The Welsh lakes are often remote and situated on the edge of human society. In some tales they are presented as the doorway to the Otherworld in Welsh folklore, as is the case with the Red Lake, Llyn Cwm Llwch, and Llyn y Fan Fach. The lakes themselves are not the Otherworld, but the portal that is passed through to enter and exit it. The faerie brides, their fathers, and their sisters can pass through and visit earth, and sometimes they bring animals with them. In certain other Welsh fairy tales this occasionally happens to humans, as is the case with Llyn Cwm Llwch where an island of the Otherworld was made available to human visitors every May Day. This privilege was withdrawn after it was abused. For humans who visit the Otherworld or have dealings with it there is often a sad ending. They are often betrayed by their own frailties and, in many ways, it is the human frailties that are explored in the stories referenced here.

The Faerie Bride and the Mirror of Nature

The story of the Lady of Llyn y Fan Fach also looks at human frailties. In her first appearance at the lakeside, the lady is brushing her long, fair hair with a golden comb and using the lake as a mirror. It is a scene that is reminiscent of descriptions of mermaids on the seashore. Yet she is not half fish as a mermaid is, and is not really human either and this is not by the seashore. Neither is the female in the story of the Bride of the Red Lake. Both are unmistakably not human and appear to be more of a mere-maid, possibly of the Gwragedd Annwn, the female dwellers of the Otherworld of Annwn who according to Welsh folklore also appear from Llyn Barfog.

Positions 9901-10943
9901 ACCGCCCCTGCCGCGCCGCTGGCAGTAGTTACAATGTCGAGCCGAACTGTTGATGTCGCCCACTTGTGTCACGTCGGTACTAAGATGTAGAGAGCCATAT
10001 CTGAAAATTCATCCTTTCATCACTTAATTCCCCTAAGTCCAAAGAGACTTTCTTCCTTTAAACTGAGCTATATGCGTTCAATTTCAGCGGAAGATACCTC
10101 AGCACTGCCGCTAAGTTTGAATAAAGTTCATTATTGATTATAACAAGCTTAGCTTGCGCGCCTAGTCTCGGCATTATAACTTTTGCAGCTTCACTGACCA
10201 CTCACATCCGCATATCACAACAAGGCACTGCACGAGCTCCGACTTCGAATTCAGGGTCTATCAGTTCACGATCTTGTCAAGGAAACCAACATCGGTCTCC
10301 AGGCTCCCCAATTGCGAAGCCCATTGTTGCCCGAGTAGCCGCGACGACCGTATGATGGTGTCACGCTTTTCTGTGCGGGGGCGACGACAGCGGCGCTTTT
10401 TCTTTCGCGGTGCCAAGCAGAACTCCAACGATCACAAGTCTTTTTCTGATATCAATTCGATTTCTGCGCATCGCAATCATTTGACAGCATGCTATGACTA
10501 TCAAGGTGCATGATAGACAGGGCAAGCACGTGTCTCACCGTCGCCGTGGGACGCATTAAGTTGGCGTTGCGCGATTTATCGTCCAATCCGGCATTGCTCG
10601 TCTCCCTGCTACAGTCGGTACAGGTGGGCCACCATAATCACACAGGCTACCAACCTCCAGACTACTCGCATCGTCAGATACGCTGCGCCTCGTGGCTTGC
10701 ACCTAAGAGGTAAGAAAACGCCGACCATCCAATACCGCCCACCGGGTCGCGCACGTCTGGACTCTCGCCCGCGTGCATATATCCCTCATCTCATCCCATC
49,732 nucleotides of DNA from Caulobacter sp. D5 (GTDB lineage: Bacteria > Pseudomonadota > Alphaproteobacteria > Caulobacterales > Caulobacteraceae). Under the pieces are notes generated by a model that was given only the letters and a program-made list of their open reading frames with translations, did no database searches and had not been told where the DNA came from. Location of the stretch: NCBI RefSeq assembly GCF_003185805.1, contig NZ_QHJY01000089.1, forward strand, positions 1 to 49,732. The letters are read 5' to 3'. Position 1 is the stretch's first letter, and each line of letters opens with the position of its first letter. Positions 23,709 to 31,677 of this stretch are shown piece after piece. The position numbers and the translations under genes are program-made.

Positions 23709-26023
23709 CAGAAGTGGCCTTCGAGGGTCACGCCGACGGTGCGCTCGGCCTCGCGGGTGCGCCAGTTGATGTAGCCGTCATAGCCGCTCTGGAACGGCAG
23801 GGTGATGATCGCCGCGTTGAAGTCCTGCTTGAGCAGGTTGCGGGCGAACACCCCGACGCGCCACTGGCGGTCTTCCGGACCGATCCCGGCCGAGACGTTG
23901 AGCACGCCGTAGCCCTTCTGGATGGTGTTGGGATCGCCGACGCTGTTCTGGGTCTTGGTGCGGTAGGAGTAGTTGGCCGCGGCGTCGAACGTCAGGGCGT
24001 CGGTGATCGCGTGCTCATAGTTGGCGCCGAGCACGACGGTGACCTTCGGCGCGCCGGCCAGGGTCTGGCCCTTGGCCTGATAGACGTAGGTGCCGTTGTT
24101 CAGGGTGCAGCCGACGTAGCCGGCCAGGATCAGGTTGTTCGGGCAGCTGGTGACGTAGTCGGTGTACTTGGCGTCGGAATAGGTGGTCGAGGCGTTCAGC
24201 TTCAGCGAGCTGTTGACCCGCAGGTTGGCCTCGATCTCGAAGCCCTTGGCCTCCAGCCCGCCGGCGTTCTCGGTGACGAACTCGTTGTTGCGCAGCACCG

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Welsh Folklore and Legend: The Drowned Town of Lake Bala

From #FolkloreThursday.com
By zteve t evans, March 9th, 2017

Drowned Towns and Sunken Cities: The Legend of Lake Bala, Wales

Lake Bala is also known as Llyn Tegid, and in Welsh folklore is known for its legend of having a sunken town beneath its surface.  It is situated in Gwynedd, Wales, and the modern day town of Bala lies on its eastern shore.  There are two different legends that give different accounts of how the flooding took place.  One concerns the spring of Ffynnon Gower or Gower’s Well, and the other involves the wickedness of a prince named Tegid Foel.  This article looks at the legend of Tegid Foel. 

The Legend of Tegid Foel

According to legend, Tegid Foel had a fine palace in the town now underneath Lake Bala and lived a life of opulence and excess.  He had a reputation for cruelty and greed, and oppressed his people.  The gods had sent several warnings and provided opportunities for him to change his ways, but still he unheedingly persisted in his greed and excesses.